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In 1928, Clarence Mackay sold most of the cable and radio company to International Telephone and Telegraph Company.Mackay stayed on as Chairman for Mackay Radio and Telegraph Co. ITT kept the Mackay name for years, selling marine radio gear and running the Mackay Radiogram service along with American Cable Company and Commercial Cable Company.Initially, the radios were contracted to radio building companies, like Federal Telegraph Company who specifically built arc transmitters and shipboard radio equipment.FTC also built consumer radios in the mid-1920s under the Kolster name.Ironically, Postal Telegraph was sold to Western Union in 1943.The ITT-Mackay name in radio was actively used for decades, sometimes as Mackay Marine ITT and also Mackay Thales.He worked in the mines but eventually formed a partnership with three other Comstock investors, Fair, Flood and O'Brian and the four invested their way to wealth on the Comstock.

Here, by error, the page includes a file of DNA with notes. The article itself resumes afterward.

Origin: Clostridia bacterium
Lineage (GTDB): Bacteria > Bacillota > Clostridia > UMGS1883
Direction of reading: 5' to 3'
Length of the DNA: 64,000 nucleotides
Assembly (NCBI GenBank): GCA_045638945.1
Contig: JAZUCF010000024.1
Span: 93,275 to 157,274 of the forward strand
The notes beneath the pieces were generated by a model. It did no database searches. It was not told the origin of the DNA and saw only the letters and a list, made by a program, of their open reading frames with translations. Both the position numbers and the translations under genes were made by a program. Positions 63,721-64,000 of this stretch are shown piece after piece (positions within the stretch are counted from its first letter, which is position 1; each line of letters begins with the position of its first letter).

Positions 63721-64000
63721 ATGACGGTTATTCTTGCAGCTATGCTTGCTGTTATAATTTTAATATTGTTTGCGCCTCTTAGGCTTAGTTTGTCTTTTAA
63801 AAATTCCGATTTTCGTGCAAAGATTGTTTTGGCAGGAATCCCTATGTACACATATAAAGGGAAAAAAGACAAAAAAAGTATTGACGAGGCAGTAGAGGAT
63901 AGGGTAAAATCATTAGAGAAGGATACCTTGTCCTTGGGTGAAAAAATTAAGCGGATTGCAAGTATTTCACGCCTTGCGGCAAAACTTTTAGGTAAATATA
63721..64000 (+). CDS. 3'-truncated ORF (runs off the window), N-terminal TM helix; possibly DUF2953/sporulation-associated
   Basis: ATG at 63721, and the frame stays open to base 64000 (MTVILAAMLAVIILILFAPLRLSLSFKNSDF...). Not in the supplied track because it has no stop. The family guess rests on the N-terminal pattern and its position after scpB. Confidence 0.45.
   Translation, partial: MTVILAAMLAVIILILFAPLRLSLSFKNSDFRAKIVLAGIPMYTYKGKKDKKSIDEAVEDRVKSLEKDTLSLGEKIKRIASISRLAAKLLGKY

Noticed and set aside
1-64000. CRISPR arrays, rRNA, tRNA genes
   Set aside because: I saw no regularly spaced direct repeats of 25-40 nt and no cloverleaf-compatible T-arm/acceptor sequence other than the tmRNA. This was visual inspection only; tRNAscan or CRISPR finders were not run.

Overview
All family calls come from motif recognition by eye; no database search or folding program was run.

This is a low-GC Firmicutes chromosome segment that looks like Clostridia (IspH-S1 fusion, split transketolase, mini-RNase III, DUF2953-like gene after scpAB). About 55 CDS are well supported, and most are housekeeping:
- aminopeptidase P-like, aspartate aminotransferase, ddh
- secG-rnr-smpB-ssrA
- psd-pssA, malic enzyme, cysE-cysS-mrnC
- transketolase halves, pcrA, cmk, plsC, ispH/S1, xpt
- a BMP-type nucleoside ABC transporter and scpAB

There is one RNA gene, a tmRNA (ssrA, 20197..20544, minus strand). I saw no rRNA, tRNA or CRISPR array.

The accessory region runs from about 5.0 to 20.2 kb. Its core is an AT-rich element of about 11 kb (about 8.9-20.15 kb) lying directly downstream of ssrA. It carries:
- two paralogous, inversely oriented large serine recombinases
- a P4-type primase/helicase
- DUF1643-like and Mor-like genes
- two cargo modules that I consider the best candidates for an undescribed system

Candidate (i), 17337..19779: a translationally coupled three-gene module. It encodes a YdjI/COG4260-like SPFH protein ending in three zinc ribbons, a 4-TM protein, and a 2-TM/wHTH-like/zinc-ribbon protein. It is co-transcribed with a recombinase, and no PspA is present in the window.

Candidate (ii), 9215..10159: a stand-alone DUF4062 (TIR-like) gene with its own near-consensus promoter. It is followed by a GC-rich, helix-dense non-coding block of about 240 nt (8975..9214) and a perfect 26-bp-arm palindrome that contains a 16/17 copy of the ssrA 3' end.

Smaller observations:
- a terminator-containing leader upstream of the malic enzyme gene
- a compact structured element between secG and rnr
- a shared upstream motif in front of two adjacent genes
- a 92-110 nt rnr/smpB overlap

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In 1901, Mackay started the Commercial Pacific Cable Company to begin transpacific telegraph operations.

Additionally, Great Northern Cable Company and Eastern Telegraph Company were added to the ever growing Mackay-Bennett system.

John Mackay died in London in 1902 and his son, Clarence Mackay (photo left) inherited all of the telecommunications businesses and saw to the completion of the transpacific system in 1904.

At that time, the Mackay-Bennett system serviced about two-thirds of the world with telecommunications.

Also, at this time the first "wireless" transatlantic telegrams were being sent and it was obvious that a wireless-radio communications system would become the next telecommunications technical revolution. Ed Nally went on to become VP of American Marconi and later the first president of RCA (in 1919.)In 1925, Clarence Mackay formed Mackay Radio & Telegraph Company.

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